Sapelo Island: Georgia’s Historic Treasure

January 8, 2015 Updated: January 8, 2015

For years I’d heard about an island near Savannah that is inaccessible by road, and whose natural habitat was largely undisturbed by modern encouragements. One day, on my return from a trip to Savannah, I convinced my husband to make an unscheduled stop to visit the island.

That day, after speaking to an employee of the Department of Natural Resources, I quickly learned that, as a visitor, there was no such thing as an impromptu visit to the island.

One of the major hurdles for any visitor is the fact that the ferry transports people to the island only on two scheduled trips a day.

Another issue involves what I refer to as the need for a sponsor/guide on the island. Initially, I thought that this sponsor requirement was strange given that I knew the majority of the island was owned by the state of Georgia. Since my subsequent visit to the island, almost a year later, I understand the need. Eventually,I contacted a private tour guide and scheduled a trip last week.

The guide told me to make certain that I list his name on the ferry log as the individual I was scheduled to visit. He told me that the departure time for the ferry was 8:30 a.m., and reminded me that it didn’t return to the mainland until 12:00 p.m.

When my husband and I arrived, the ferry had already docked, and an elderly man standing near the entrance of the boat was quietly playing the harmonica. The music coupled with the view of the water created a serene atmosphere.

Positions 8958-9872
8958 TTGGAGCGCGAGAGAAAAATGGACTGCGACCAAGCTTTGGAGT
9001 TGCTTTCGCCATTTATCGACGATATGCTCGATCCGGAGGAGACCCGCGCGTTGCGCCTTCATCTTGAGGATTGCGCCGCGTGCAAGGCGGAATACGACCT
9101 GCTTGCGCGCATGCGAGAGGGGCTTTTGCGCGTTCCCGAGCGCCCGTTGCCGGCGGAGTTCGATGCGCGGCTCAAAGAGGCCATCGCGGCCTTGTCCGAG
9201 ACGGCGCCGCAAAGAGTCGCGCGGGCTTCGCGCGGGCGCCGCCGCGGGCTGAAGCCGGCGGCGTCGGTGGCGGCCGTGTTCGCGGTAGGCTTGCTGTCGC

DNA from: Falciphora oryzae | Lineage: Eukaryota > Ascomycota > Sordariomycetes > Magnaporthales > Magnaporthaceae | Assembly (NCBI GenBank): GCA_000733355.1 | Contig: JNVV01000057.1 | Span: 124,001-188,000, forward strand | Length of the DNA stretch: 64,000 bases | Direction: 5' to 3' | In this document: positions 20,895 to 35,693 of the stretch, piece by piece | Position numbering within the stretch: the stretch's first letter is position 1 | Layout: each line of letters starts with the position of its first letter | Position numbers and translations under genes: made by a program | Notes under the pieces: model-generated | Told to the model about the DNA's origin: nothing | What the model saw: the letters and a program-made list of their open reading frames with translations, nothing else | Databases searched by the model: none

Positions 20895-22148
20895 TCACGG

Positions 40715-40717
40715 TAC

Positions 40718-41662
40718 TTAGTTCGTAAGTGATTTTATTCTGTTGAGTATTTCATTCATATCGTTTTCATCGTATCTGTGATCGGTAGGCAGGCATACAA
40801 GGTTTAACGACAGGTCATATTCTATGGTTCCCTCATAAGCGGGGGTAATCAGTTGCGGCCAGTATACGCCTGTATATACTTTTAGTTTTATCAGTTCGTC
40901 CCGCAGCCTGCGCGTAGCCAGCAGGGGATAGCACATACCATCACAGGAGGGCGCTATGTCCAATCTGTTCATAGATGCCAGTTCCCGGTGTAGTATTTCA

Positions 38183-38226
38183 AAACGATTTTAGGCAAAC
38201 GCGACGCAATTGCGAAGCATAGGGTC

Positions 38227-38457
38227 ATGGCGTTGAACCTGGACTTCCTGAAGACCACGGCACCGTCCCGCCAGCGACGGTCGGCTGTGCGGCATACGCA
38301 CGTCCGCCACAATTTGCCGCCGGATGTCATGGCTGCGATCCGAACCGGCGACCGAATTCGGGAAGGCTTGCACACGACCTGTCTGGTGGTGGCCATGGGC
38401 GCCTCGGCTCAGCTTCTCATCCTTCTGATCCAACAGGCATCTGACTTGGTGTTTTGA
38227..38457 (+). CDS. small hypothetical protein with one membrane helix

As I approached the plank to board, I was pleasantly and firmly told by a park ranger that I needed to sign the log.

I complied and also told the ranger who I was scheduled to meet on the island for a tour.

Once on board, the man playing the harmonica took a seat near us and shared that he grew up, and now lives on the island. Much to our surprise, his demeanor belied his 87 years. Once he told us his age, I was briefly deaf to conversation, because I was busy staring at his face, searching for signs of an age beyond 70. 

During the ride, he talked about the alligators that walk defiantly across the road.

He reminisced about a bygone era when the residents of Sapelo were free to take full advantage of nature and use its resources without government control. He talked about turtle egg soup, and selling alligator skins.

The boat ride was about 25 minutes, and eventually, as we neared the island, I could see in the distance, cars and people gathered near the pier. Once we disembarked, I noticed that two other couples were also seeking our tour guide, who soon introduced himself, and directed us to the van.

We were off to a good start when the guide teased my husband, who sat in the front passenger seat, for trying to buckle
his seat belt. “You’re wearing a seat belt on Sapelo Island?”” the guide said with an incredulous smile. He then informed us that, “We only have one road the loops around the island.”” He continued, “You don’t have to have a
driver’s permit and you don’t have to have car insurance.””

As we drove to our first site the guide shared that he grew up on the island and the Black residents can trace their ancestry to the slaves that inhabited the Sapelo plantations. He showed us the historic slave burial ground of Behavior Cemetery that was established in 1805, and shared stories about the cemetery’s namesake before we moved on to our next destination.

We visited a number of historic sites, including Hog Hammock were the 70 residents, part of the Gullah culture, and descendants of the slaves now live. The community was established in 1857 and consists of a little over 400 acres. Our guide informed us that the residents could easily sell their land and property for small fortunes, but they have all made a conscious decision to keep their property. History and legacy are not for sale.